Horseshoe Resort set to pick up mountain biking slack left by Blue Mountain
Anger over Collingwood-area resort's move lingers
The mountain biking scene in Ontario is shifting about an hour to the southwest of the Blue Mountain Resort and Collingwood after the resort pulled the plug on lift-serviced downhill biking and the province’s largest bike park. The good news is that Horseshoe Resort is picking up the slack providing lifts to ferry bikers to the tops of the slopes and corralling big-time mountain biking events such as the Sea Otter Canada cycling festival to the area. But the hole is very deep and it will deliver a huge blow to the fast-growing scene.
Blue Mountain Resort’s move has left some in the local mountain biking community stunned and angry, including James Frost, a competitive mountain bike racer who has raced on the world stage including the Union Cycliste International (UCI) Elite World Cup. His hometown is The Blue Mountains, and his first downhill race was at Blue Mountain.
“My initial reaction included shock, disappointment, frustration and direct anger towards Blue Mountain Resort,” he says. “The entire delivery of the closure communications and the terrible communication up to the announcement of the closure were an embarrassing display of Blue Mountain's inability to understanding the entire sport of lift-accessed (downhill mountain biking) riding and their business operation, which was the staple and self marketed "largest lift-serviced bike park" in Ontario for 20 years. It's a snub, there was no thank you, no trip down memory lane, just radio silence for 12 months then and announcement of closing.”
Blue Mountain announced the bike park and lift service closure through a prepared statement on the resort website.
“After a lot of review and deliberation, Blue Mountain has elected to discontinue lift access biking as of this spring. Downhill mountain biking and the passionate riders who have enjoyed the Blue Mountain Bike Park have all played a part in developing summers on the Mountain. For everyone on our Blue Mountain team, making the decision to shift our approach to our on-mountain trails was not an easy one,” the statement read, in part.
Horseshoe Resort will now host the Sea Otter Canada cycling festival
Shortly after, it was announced by Horseshoe Resort that lift-serviced mountain bike operations would continue as per usual. And, that the facility just north of Barrie would also be hosting the three-day 2021 Sea Otter Canada cycling festival, which was originally held at Blue Mountain.
“The Horseshoe Valley area is a cycling hub. Horseshoe Resort is surrounded by world-class mountain bike single track, rolling roads and gravel trails, and we’ve invested heavily into building the only lift-access mountain bike trails in the province. As cycling enthusiasts who have admired the Sea Otter Classic from a distance, we are thrilled to be the host venue for Sea Otter Canada this fall,” said Jonathan Reid, vice-president of ski resorts, Horseshoe Resort.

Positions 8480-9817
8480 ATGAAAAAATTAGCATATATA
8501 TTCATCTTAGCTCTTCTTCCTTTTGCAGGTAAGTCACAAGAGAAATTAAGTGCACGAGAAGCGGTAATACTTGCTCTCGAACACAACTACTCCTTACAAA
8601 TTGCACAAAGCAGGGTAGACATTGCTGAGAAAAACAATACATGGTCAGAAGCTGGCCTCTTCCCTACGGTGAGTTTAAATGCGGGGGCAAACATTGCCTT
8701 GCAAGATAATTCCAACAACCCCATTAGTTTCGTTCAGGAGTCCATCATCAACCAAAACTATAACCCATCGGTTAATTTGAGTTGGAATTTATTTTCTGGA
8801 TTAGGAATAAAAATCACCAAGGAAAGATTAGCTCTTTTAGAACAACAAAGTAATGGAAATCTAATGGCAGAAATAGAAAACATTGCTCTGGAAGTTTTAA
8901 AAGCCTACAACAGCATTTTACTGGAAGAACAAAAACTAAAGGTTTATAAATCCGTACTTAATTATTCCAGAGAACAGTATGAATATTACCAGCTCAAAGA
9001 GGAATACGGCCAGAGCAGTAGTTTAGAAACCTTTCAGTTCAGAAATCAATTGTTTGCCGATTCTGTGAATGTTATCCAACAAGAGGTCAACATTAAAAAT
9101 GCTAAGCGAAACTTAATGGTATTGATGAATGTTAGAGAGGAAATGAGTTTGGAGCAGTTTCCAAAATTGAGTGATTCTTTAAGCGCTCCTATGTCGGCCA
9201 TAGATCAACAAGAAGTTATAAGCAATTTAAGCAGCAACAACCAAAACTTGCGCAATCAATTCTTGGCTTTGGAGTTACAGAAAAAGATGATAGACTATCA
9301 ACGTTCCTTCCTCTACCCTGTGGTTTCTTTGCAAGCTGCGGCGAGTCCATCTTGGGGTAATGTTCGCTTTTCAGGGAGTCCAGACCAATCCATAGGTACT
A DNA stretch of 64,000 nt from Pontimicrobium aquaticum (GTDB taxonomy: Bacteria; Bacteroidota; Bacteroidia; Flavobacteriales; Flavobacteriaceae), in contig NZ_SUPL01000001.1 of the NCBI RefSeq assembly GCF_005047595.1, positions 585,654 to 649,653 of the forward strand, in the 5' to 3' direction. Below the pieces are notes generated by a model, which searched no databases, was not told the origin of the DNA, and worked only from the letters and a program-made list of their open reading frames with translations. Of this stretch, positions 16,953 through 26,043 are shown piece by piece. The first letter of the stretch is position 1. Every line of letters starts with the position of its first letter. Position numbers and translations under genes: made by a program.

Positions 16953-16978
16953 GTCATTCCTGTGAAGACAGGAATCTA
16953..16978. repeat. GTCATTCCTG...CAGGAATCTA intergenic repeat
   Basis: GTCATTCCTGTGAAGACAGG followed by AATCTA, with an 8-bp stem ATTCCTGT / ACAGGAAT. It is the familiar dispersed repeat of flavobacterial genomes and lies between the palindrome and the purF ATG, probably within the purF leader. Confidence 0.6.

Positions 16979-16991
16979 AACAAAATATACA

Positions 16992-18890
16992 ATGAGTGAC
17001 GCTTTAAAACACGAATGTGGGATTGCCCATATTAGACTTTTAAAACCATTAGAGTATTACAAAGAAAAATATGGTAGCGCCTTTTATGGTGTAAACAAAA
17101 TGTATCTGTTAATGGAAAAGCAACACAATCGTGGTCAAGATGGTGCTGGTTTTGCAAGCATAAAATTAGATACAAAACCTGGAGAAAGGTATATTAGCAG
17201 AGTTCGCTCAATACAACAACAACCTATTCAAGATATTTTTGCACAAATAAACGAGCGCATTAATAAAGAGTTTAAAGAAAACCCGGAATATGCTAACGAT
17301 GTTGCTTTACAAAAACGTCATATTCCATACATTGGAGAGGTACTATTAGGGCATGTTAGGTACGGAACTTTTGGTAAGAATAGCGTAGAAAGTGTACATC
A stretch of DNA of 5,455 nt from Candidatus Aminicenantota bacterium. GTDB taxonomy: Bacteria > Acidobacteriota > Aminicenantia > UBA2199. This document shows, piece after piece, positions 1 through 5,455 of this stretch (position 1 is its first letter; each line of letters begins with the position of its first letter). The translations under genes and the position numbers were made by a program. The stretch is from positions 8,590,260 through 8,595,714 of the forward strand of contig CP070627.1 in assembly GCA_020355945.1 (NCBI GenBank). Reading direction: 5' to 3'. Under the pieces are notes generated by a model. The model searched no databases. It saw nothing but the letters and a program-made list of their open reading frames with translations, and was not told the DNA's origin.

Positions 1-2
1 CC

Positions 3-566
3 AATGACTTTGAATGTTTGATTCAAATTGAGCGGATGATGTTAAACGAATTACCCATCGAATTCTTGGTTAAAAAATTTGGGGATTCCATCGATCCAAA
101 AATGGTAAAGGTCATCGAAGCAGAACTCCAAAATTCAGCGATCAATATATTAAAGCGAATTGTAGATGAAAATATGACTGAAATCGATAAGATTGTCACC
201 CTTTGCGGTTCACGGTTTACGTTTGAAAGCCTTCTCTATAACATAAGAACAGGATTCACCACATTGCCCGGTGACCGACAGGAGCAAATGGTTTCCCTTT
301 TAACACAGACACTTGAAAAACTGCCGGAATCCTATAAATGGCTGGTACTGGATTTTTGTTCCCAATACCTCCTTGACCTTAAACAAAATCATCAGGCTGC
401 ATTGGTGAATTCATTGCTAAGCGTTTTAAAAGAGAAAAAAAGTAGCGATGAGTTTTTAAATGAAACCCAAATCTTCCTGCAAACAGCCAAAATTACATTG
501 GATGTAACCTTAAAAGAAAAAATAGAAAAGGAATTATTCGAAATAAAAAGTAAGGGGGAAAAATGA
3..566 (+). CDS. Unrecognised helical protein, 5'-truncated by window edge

Horseshoe now boasts the only lift-serviced mountain biking in Ontario. Frost thinks the resort has positioned itself quite well.
“They saw an opening and quietly built up a following and business operation that caters the core values of riding, something Blue Mountain time and time again failed to grasp,” Frost says. “Horseshoe is now the sole full-time lift-accessed operation, and they will see the benefit of increased pass sales and bike park-related revenue with BMR bowing out. There is already a strong riding community around Horseshoe Resort in the Oro-Medonte area with fantastic trail, gravel and road routes and networks available. Now that Oro has the sport of downhill mountain biking wrapped up, this will only be beneficial.”
According to Krystle Forget, marketing manager for Horseshoe, the increased emphasis on mountain biking will also include trail improvements, new trails and longer hours of operation as well as a mountain bike camp for kids and the return and expansion of the Trail Showdown weekly trail series.
But it will likely take a long time to replace the hole left by the Blue mountain closure. The operation had a couple of decades of growth, which help create a culture and a generation of both enthusiasts and competitive racers.
“What is lost is the on hill investment to trails and infrastructure, the growth and progression of the sport in the community and the province, and a 20-year operation that influenced and raised riders (myself included). There is 750k minimum (probably more) worth of investment on that hill, all now a waste,” he explains. “The entire trail network will be closed. While Blue Mountain intends to have light-accessed cross country riding in the Orchard with access to roughly a third of the lower, lesser-grade existing trails, this barely scratches the surface of the now wasted trail network. Money and tourism are also lost, as there will be a decrease of MTB specific travellers to the area, who would have spent money at the resort on food and beverage, hotels, and other attractions.”